Categories of the verb in natural languages include tense, aspect, modality
(mood) and voice. Among these, voice, in its rich and diverse
manifestations, is perhaps the most complex. But most prior research
concentrates on only certain types, predominantly passives. Voice expresses
relations between a predicate and a set of nominal positions - or their
referents - in a clause or other structure. Grammatical Voice is the first
typological study of voice systems based on a multi-language survey. It
introduces a threefold classification of voice types, in the first place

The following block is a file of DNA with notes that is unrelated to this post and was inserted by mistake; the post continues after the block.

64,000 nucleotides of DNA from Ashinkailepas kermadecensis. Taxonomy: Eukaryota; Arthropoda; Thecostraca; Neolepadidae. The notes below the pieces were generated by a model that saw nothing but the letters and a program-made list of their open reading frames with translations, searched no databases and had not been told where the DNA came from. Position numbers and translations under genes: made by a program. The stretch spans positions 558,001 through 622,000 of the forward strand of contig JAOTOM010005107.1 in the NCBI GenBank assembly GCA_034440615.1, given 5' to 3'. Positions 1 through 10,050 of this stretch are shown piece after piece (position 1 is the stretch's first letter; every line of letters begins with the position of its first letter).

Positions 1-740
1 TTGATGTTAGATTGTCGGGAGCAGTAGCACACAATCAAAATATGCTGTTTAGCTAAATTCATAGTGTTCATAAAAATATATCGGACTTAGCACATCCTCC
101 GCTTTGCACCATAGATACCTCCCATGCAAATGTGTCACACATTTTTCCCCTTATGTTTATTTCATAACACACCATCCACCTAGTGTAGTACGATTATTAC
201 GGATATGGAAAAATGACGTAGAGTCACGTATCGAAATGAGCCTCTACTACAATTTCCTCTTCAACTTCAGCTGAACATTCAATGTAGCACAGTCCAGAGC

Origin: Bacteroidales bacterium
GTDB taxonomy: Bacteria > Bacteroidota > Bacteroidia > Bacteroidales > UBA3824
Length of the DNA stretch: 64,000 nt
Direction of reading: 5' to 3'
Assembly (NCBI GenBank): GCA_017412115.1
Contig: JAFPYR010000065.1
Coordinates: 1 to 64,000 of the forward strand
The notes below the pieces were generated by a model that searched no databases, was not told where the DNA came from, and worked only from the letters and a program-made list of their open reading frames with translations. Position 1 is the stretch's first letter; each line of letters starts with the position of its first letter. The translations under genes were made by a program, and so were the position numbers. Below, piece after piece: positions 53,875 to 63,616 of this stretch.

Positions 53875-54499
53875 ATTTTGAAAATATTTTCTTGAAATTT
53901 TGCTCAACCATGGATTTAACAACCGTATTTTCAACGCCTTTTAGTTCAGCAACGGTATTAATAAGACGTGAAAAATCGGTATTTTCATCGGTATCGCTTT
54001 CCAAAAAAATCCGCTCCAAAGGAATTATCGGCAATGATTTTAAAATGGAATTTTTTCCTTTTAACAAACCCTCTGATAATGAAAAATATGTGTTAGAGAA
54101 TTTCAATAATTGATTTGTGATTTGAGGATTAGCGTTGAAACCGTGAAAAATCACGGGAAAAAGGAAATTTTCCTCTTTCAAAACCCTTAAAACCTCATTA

distinguishing passivization phenomena (derived voice) from active-middle
systems (basic voice); and further, distinguishing each of these from
pragmatically grounded voice behaviours, such as focus and inverse systems.
As the first comprehensive study of voice systems and voice typology, this
book makes a significant contribution to current research in linguistics
and grammatical theory.